I came across an interesting British court case concerning a patent the other day in the newspapers.
The Western Times of the 21 November 1913 reported on a case in the Tiverton County Court, Devon. Mr Elliott of St Michael's Place, Brighton, was charged with not paying for patent window cleaners which had been manufactured for him. £7 6s 4d was claimed. Elliott was a retired Ceylon Civil Service man who had been living in Tiverton.
He called his invention "The Suffragette" and claimed in a circular that it would "put woman on a par with man", as women would not have to lean dangerously far out of windows. Many more details were given.
The court ruled for the plaintiff -- Elliott had to pay up.
The patent is clearly Edward Elliott's GB1908/12568, where he is described as (retired Civilian), of 1, Blundell's Crescent, Tiverton. Only the newspaper gives us the clue that he was from Ceylon (now Sri Lanka). A drawing of the device is given below.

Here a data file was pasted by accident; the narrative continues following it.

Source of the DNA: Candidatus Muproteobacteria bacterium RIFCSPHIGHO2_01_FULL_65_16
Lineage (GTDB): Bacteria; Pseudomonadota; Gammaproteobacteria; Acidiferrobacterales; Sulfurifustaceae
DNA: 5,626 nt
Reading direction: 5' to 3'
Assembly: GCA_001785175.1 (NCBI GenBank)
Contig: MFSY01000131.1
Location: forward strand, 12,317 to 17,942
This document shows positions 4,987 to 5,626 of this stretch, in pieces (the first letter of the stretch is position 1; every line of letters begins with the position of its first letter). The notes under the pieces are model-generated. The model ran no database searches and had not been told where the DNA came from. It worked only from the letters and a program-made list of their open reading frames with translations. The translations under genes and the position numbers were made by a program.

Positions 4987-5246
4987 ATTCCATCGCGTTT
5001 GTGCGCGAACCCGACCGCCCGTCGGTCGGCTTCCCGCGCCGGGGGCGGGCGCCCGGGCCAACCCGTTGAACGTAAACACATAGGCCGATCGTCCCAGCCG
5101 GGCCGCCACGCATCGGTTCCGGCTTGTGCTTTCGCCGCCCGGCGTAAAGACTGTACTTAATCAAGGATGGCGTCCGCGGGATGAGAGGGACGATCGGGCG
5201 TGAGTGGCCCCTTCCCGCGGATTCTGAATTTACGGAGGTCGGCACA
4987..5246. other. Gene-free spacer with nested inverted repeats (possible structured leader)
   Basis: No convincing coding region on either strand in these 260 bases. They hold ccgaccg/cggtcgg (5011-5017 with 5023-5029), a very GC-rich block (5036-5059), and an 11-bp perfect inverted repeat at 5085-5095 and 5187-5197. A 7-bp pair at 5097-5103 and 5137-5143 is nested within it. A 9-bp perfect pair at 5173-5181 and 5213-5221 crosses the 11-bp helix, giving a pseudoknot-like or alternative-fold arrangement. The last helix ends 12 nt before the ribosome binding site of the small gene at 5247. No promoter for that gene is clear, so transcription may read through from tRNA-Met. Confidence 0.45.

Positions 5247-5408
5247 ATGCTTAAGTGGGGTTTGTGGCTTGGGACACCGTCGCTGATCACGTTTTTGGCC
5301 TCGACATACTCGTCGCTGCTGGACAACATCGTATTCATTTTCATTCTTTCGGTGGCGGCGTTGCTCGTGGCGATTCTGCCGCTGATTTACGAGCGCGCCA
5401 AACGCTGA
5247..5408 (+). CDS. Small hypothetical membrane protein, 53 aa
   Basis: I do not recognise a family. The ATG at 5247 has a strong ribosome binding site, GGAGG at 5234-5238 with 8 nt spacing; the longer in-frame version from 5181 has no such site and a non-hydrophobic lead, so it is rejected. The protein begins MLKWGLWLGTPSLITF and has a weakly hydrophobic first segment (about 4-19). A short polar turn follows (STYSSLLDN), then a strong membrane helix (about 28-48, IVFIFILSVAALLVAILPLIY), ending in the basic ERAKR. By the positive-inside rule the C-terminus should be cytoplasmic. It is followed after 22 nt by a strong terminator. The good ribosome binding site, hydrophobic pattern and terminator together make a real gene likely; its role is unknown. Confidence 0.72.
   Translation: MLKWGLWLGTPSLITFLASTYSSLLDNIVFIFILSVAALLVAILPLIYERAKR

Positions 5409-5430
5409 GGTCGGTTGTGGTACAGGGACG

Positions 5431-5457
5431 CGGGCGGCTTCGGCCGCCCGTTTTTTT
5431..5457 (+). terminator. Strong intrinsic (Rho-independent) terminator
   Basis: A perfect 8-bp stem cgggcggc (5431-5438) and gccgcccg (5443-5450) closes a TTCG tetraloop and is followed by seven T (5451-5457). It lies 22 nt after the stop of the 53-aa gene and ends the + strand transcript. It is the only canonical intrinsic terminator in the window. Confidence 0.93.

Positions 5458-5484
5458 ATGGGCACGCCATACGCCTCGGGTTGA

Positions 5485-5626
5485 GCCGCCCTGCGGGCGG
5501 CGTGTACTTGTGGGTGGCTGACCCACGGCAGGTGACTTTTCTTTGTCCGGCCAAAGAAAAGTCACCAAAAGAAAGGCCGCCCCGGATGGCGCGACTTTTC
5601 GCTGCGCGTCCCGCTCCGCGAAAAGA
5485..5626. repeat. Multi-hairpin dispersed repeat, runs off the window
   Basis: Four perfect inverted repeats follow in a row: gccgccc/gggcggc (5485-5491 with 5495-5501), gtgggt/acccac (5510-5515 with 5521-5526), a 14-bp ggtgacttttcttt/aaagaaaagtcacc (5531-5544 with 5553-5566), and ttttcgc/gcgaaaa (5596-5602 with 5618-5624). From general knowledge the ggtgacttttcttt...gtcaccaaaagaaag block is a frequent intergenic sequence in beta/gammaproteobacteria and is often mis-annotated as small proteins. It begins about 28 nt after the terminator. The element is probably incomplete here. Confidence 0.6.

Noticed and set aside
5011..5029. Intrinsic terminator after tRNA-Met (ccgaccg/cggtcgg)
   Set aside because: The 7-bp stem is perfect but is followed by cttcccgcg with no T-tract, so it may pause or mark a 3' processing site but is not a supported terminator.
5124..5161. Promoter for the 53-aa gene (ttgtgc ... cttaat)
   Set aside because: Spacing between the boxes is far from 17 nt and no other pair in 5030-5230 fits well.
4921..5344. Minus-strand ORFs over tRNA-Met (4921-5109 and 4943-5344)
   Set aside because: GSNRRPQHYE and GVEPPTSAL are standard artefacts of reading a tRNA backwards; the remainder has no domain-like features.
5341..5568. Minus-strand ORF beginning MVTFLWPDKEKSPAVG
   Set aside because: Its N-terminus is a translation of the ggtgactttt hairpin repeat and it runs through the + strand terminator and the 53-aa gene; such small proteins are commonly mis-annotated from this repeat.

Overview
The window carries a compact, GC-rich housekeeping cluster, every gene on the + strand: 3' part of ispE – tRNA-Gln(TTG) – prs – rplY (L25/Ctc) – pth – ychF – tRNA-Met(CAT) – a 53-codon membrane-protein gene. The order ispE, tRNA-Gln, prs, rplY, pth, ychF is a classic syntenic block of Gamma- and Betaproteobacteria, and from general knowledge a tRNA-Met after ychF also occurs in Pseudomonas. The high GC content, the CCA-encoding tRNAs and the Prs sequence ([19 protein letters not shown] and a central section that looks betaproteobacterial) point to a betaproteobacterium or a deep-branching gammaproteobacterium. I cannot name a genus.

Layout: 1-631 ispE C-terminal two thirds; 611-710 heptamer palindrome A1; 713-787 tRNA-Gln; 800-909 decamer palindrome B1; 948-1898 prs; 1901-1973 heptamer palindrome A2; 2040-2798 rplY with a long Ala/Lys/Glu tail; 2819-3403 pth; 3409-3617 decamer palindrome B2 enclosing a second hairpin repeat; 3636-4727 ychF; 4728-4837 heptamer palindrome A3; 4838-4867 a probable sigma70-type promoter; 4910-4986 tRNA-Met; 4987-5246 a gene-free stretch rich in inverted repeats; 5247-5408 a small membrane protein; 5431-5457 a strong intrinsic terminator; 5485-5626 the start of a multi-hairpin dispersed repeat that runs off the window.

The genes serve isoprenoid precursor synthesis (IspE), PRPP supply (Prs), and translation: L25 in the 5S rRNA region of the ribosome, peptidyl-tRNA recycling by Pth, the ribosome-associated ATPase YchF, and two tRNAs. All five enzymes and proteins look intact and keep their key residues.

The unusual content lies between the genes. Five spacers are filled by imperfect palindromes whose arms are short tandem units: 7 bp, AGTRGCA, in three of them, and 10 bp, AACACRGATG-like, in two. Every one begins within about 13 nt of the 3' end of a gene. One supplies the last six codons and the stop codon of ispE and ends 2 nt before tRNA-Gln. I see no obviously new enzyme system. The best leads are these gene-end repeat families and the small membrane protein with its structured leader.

It is unusual to be able to prove that an inventor "worked" an invention. Anyone interested in any such evidence for Britain needs to work from newspapers for evidence in any technical field, rather than working from known inventors or s specific field, which rarely pays off. For the USA, the presence of assignees who took over part or all of a patent is often a very useful clue that the other person is both financing and, probably, assisting with getting the invention marketed.
What else of Mr Elliott ? The 1911 census gives, at 2 St Michael's Place, Brighton, gives us the family. He was a "retired Ceylon civilian", 71, married 41 years to Mary Emily. Both they and their daughter had been born at Colombo. As ever, a (quick, in this case) look at a genealogical source gives us some useful information.
Did he make money from this invention ? In this case, who knows.